COMPARISON OF EFFICACY BETWEEN TENS AND IFC IN TREATMENT OF TRIGEMINAL NEURALGIA

Navinderpal Singh

Abstract


TN occurs more frequently in second and third division of trigeminal nerve, so deep and limited to the territory of trigeminal distribution. The attacks are accompanied by salivation, lacrimation, rhinorrhea, nasal mucosa congestion, skin redness, facial swelling and/or contraction of the muscles acting on jaw. It is also characterized by regions of increased arousal, called trigger zones.There is gamut of medical and surgical treatment modalities available for trigeminal neuralgia, with other treatment methods like physiotherapy, acupuncture and psychological methods.5To control pain in patients with TN,carbamazepine should be offered and oxcarbazepine,baclofen,lamotrigine and pimozide may be considered6Physiotherapy is one of the methods to treat TN ,pain control is usually achieved by means of electrical stimulation .The two currents most often used to achieve this intention are pulsed current usually referred as transcutaneous electrical nerve stimulation(TENS) and burst modulated medium frequency alternating current in the form of interferential current(IFC).

Efficacy of TENS and IFC on Trigeminal Neuralgia have been studied separately but studies on comparison arenot available. So present study was taken up with the purpose of comparing efficacy of TENS and IFC on trigeminal neuralgia

Both TENS and IFC has significant efficacy in case of Trigeminal Neuralgia when studied separately. But in comparative study between efficacy of TENS and IFC in Case of Trigeminal Neuralgia, TENS was found to be better option over IFC.

 


Keywords


TENS; IFC; Trigeminal Neuralgia

Full Text:

 Subscribers Only

References


Obermann M. Treatment options in trigeminal neuralgia. Therapeutic Advances in Neurological Disorders. 2010;3(2):107-115.

Merskey H, Bogduk N.Classification of chronic pain .Descriptors of chronic pain syndromes and definitions of pain terms.2nd edn.Seattle: IASP Press, 1994.

Goto F, Ishizaki K, Yoshikawa D, Obata H, Arii H, Terada M. The long lasting effects of peripheral nerve blocks for trigeminal neuralgia using a high concentration of tetracaine dissolved in bupivacaine. Pain. 1999 Jan 1;79(1):101-3.

Toda K. Trigeminal Neuralgia—Symptoms, Diagnosis, Classification, and Related Disorders—. Oral Science International. 2007 May 31;4(1):1-9.

Shamimul Hasan et.al. Trigeminal Neuralgia: An Overview Of Literature With Emphasis On Medical Management IRJP 2012,3(11),p.235-238.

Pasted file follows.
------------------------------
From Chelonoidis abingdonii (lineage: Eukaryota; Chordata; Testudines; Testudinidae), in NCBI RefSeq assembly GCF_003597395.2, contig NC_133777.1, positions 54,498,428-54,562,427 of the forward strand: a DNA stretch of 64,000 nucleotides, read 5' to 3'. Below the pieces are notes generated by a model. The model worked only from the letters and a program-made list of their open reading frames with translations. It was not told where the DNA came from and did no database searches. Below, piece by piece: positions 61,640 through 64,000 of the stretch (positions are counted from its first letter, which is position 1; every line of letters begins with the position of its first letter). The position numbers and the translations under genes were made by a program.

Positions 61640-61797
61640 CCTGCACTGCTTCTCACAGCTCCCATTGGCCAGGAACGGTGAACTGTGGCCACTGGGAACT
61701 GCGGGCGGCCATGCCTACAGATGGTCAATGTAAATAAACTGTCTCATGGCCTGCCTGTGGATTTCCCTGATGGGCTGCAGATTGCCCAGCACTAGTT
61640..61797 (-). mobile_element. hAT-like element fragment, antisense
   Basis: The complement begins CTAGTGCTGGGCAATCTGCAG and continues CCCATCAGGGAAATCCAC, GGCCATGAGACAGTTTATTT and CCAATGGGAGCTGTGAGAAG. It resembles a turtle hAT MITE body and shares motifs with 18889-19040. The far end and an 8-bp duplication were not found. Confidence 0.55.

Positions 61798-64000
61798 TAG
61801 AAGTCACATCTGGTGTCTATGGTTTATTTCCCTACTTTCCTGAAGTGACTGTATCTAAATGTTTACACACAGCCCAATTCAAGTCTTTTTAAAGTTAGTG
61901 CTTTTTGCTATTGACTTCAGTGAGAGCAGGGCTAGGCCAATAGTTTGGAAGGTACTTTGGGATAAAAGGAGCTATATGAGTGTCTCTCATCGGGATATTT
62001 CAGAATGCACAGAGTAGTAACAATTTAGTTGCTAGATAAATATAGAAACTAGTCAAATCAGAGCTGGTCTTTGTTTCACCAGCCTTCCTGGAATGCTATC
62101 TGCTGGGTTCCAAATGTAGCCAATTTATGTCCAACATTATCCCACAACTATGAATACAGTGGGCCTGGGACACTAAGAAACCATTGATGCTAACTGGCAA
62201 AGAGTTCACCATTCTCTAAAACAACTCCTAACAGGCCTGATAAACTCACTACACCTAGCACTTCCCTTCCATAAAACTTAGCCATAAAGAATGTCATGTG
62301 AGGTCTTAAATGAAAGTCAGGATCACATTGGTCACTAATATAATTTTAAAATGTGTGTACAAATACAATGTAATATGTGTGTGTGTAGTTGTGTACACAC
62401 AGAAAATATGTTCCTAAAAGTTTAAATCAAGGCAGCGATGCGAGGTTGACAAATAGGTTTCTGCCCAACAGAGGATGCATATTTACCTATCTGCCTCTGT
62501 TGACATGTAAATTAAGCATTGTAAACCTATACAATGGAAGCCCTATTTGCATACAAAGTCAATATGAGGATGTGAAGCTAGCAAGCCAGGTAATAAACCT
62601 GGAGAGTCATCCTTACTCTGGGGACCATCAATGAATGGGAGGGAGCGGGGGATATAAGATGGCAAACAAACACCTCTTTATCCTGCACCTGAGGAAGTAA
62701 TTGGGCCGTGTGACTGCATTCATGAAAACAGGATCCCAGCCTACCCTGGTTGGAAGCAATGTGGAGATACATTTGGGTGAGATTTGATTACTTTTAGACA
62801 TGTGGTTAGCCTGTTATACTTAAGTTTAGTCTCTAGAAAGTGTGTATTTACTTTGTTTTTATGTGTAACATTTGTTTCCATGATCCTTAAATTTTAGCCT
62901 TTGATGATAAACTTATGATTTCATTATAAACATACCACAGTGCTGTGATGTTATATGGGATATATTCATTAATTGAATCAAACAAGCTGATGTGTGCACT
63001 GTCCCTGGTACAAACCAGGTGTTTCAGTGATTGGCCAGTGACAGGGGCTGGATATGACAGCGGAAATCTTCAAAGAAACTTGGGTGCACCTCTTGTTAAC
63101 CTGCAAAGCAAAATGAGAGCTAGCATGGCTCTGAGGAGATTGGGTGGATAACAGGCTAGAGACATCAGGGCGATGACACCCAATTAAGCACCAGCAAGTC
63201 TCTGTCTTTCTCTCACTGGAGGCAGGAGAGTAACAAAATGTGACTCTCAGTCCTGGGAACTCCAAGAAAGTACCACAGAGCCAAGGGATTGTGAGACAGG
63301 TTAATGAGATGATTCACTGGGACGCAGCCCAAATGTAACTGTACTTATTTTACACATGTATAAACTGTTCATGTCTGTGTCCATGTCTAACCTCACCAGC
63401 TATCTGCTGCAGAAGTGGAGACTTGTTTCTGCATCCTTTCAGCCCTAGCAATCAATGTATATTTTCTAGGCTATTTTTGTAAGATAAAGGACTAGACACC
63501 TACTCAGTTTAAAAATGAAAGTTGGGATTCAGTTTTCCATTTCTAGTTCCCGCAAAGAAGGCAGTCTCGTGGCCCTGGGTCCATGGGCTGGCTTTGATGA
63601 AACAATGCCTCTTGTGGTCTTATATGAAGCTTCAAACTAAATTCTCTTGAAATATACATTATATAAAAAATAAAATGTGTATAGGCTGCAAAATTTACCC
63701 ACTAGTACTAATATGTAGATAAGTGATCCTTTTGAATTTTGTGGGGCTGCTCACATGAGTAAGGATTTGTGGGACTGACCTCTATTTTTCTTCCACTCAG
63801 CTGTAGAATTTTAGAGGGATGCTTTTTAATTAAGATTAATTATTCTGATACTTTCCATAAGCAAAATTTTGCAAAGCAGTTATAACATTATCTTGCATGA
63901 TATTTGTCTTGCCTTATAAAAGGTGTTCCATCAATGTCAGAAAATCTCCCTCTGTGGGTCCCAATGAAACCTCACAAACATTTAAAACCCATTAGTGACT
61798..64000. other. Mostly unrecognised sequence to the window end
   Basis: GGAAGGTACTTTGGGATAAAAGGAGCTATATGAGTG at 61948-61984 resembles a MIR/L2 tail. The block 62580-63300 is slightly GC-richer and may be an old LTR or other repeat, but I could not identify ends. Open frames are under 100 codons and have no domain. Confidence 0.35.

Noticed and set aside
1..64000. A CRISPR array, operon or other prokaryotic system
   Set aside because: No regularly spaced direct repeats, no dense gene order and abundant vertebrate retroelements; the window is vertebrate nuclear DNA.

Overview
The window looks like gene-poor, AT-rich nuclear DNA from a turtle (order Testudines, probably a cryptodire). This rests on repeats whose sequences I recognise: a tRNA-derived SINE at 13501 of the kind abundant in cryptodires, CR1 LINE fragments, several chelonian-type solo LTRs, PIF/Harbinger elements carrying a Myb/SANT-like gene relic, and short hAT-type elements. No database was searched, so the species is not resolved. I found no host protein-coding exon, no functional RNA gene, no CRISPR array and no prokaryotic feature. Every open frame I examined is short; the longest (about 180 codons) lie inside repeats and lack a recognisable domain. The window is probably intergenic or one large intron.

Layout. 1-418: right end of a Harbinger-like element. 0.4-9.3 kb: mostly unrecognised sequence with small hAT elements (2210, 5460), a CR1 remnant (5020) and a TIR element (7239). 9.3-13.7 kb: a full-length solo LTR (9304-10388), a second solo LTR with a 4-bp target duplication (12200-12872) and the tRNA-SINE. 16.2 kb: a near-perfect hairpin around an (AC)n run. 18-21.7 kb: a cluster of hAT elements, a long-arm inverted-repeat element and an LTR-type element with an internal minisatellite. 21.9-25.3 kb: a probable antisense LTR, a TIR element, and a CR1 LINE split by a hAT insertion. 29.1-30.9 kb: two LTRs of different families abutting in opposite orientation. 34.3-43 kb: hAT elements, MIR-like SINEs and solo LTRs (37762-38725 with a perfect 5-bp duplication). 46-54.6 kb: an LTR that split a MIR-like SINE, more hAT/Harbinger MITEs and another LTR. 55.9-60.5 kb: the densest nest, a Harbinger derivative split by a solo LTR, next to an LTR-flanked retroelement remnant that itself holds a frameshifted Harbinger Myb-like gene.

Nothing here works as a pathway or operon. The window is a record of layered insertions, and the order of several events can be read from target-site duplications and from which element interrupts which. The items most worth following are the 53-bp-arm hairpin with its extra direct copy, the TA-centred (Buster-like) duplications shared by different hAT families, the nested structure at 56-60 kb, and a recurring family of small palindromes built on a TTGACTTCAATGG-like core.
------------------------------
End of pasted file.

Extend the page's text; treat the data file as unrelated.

Walsh DM, Howe TE, Johnson MI, Moran F, Sluka KA. Transcutaneous electrical nerve stimulation for acute pain. The Cochrane Library. 2009 Jan 1.

Robertson VJ, Spurritt D. Electrophysical agents: implications of their availability and use in undergraduate clinical placements. Physiotherapy. 1998 Jul 31;84(7):335-44.

Pope GD, Mockett SP, Wright JP. A survey of electrotherapeutic modalities: ownership and use in the NHS in England. Physiotherapy. 1995 Feb 28;81(2):82-91.

Chung JM. Anti-nociceptive effects of peripheral nerve stimulation. Prog Clin Biol Res 1985; 176:147-61.

Yameen F, Shahbaz NN, Hasan Y, Fauz R, Abdullah M. Efficacy of transcutaneous electrical nerve stimulation and its different modes in patients with trigeminal neuralgia. JPMA-Journal of the Pakistan Medical Association. 2011 May 1;61(5):437.

Soomro N, Hamid M, Yamin F, Bibi R. The Efficacy of Interferential Current on Trigeminal Neuralgia. Medical Channel. 2012 Apr 1;18(2).

Ward AR, Lucas-Toumbourou S, McCarthy B. A comparison of the analgesic efficacy of medium-frequency alternating current and TENS. Physiotherapy. 2009 Dec 31;95(4):280-8.

Singla S, Prabhakar V, Singla RK. Role of transcutaneous electric nerve stimulation in the management of trigeminal neuralgia. Journal of neurosciences in rural practice. 2011 Jul 1;2(2):150.

Thorsen SW, Lumsden SG. Trigeminal neuralgia: sudden and long-term remission with transcutaneous electrical nerve stimulation. Journal of manipulative and physiological therapeutics. 1996 Dec;20(6):415-9

Vladimir Kaye. Transcutaneous Electrical Nerve Stimulation; Medicine Journal, Jan 29, 2002, Vol 3, Number 1.

Waked IS. Interferential Current Therapy versus Narrow Band Ultraviolet B Radiation in the Treatment of Post Herpetic Neuralgia. Indian Journal of Physiotherapy and Occupational Therapy-An International Journal. 2013;7(1):70-5.

Cheing GL, Hui-Chan CW. Analgesic effects of transcutaneous electrical nerve stimulation and interferential currents on heat pain in healthy subjects. Journal of rehabilitation medicine. 2003 Jan 1;35(1):15-9.

Dalal VP, Sheth MS, Vyas NJ. Comparison of analgesic effect of interferential therapy and transcutaneous electrical nerve stimulation on pressure pain threshold on young healthy individuals. Journal of Clinical & Experimental Research│ May-August. 2014;2(2):129.

Shanahan C, Ward AR, Robertson VJ. Comparison of the analgesic efficacy of interferential therapy and transcutaneous electrical nerve stimulation. Physiotherapy. 2006 Dec 31;92(4):247-53

Fuentes JP, Olivo SA, Magee DJ, Gross DP. Effectiveness of interferential current therapy in the management of musculoskeletal pain: a systematic review and meta-analysis. Physical therapy. 2010 Jul 20.

Palmer ST, Martin DJ, Steedman WM, Ravey J. Alteration of interferential current and transcutaneous electrical nerve stimulation frequency: effects on nerve excitation. Archives of physical medicine and rehabilitation. 1999 Sep 30;80(9):1065-71.


Refbacks

  • There are currently no refbacks.


Copyright (c) 2017 INDIAN JOURNAL OF PHYSICAL THERAPY